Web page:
How Do You Keep The Passion Alive?

You know by now that I am honest with you all, and if you didn’t, well you do now, and to be fair, you might want to sit down while I tell you something.

The thing is, over the past few weeks I have been thinking about how to keep Book Blogging. I love books and reading, and trust me that has never changed, but increasingly I have felt like I am on a Bookish Conveyor Belt in an ever changing and increasingly noisy social media world.

I love this Community which I am so proud to be part of – I truly often don’t understand how it works – still. I have learned over time to only review and talk about books I love and ask only for proofs I know I will read and review, but at the moment it sometimes feels like a job – and that’s not right.

Let me give you an example. I am always grateful for any Bookpost I get, especially when a publisher or publicist has sent me something, and I spend a long time taking and editing pictures, tagging the right people, using the right hashtags and then sharing it across my social media platforms, making sure I have the right usernames and hashtags for Instagram which might be different to Twitter! We all do those posts where we show off our bookmail and thank the senders- then when no one says anything you wonder what you did wrong.

Were the pictures not attractive enough? Did I post at the wrong time? What is wrong with my account? I spent three hours doing all that and for what?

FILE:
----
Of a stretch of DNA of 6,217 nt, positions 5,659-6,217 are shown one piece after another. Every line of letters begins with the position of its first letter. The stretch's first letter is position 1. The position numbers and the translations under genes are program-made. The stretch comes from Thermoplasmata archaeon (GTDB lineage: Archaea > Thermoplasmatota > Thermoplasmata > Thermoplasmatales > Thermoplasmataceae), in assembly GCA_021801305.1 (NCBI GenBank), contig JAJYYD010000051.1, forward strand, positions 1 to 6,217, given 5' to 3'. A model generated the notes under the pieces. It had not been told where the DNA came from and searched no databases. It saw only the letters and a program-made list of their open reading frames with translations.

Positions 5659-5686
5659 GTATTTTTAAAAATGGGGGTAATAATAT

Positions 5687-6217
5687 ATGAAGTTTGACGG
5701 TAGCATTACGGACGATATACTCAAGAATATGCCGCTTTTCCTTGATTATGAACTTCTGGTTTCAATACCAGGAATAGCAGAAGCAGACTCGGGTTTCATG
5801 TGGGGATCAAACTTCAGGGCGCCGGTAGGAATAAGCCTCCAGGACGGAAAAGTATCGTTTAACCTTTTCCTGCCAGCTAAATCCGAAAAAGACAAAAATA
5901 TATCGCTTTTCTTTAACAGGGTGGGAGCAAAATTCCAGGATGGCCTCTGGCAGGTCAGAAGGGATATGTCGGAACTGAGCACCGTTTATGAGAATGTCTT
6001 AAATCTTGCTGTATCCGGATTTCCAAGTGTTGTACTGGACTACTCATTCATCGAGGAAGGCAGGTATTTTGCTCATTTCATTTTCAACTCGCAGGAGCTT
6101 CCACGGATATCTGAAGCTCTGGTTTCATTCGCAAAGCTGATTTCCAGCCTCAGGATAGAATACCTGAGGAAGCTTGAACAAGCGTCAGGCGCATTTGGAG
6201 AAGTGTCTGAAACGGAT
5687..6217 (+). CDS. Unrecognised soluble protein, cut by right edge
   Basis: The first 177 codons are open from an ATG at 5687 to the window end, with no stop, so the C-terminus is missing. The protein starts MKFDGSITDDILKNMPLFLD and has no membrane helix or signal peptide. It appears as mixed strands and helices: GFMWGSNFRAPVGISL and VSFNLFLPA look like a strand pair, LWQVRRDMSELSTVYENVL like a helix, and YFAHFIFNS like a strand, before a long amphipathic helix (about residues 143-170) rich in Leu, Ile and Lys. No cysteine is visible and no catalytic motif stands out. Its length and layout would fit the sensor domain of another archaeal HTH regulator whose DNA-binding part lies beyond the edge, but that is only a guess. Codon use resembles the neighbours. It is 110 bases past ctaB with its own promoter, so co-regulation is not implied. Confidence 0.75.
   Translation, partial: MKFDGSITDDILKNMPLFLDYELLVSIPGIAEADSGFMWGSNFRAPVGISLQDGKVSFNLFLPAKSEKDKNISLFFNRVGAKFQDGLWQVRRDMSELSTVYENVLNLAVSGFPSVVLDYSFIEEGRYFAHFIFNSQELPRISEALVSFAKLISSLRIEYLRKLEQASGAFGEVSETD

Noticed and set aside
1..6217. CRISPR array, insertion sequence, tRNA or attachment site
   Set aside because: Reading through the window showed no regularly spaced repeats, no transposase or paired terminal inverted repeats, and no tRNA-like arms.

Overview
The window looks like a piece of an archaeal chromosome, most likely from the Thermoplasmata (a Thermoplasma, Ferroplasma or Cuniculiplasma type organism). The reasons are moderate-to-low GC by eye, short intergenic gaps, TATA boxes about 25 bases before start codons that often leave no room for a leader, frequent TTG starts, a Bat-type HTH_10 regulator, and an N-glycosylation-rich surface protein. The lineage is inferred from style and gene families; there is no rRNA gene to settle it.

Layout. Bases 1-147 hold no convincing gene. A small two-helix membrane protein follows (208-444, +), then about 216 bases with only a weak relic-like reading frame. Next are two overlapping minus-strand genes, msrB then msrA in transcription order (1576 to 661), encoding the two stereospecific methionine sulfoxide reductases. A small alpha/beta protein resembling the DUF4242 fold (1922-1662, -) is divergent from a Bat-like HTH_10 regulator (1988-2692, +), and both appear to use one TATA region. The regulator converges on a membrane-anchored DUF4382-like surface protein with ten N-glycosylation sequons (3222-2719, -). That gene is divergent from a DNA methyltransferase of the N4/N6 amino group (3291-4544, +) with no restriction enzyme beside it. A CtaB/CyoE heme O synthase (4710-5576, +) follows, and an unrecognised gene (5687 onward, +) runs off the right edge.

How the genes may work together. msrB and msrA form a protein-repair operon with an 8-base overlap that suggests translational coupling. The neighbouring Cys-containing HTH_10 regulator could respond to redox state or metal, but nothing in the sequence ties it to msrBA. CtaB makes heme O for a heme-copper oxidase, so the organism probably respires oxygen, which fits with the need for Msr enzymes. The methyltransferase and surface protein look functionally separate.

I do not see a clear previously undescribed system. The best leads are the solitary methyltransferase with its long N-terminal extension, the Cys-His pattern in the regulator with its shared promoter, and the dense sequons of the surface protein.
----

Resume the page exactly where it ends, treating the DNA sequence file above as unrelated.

Is it just me? Am I too sensitive or is there something more fundamental to consider- that we all need to think about.

Why do so many of us fall prey to the need for likes and shares and the ever present Fear of Missing Out. When I started blogging in 2017, I talked about books from the library I had borrowed or books from my shelves that I loved and then I got my first proof.

Looking back, I openly admit I became a bit of a blogging grabbing monster. Hanging around Twitter, checking to see if any publicists were offering proofs – and I mean any proofs – I got caught up in the thrill of having a book sent to me and posting about it. I’ve talked about this before here and I’ve really tried to not fall into the trap again. It’s hard though, and it’s something I know I have to work on.

How do you keep loving books and talking about them in a unique way after a while? Can you really still be enthusiastic and love ALL of them ALL the time? What about if you have asked for a book because every one else did and you don’t ever read and review it? Do you feel horrendously guilty and silently appalled that you’ve fallen into the trap of wanting that book because it’s everywhere? What do you do with it if you haven’t read it? Do you admit it? Why do we feel the need to ask for proofs and new releases? Does that mean lots of us are talking about the same book and if so, how do we get heard?

When my blog post views dropped, and I knew I was getting jaded with it, I tried to think of other ways to keep my account interesting. I started to do Instagram and video reviews, they feel fun and fresh and I love doing them.

Then someone made a comment to me about how in my video reviews I seemed to always love the books I talk about so much and I couldn’t possibly be that enthusiastic all the time after blogging for so long. I explained that I do read a lot, but I only talk about the books I truly love and I know that lots of people will love them too. It also made me realise that there is a fine line between really reading and appreciating a book, and feeling like I am on a schedule as I try and read a book to ensure that I have read and reviewed it before or on publication day.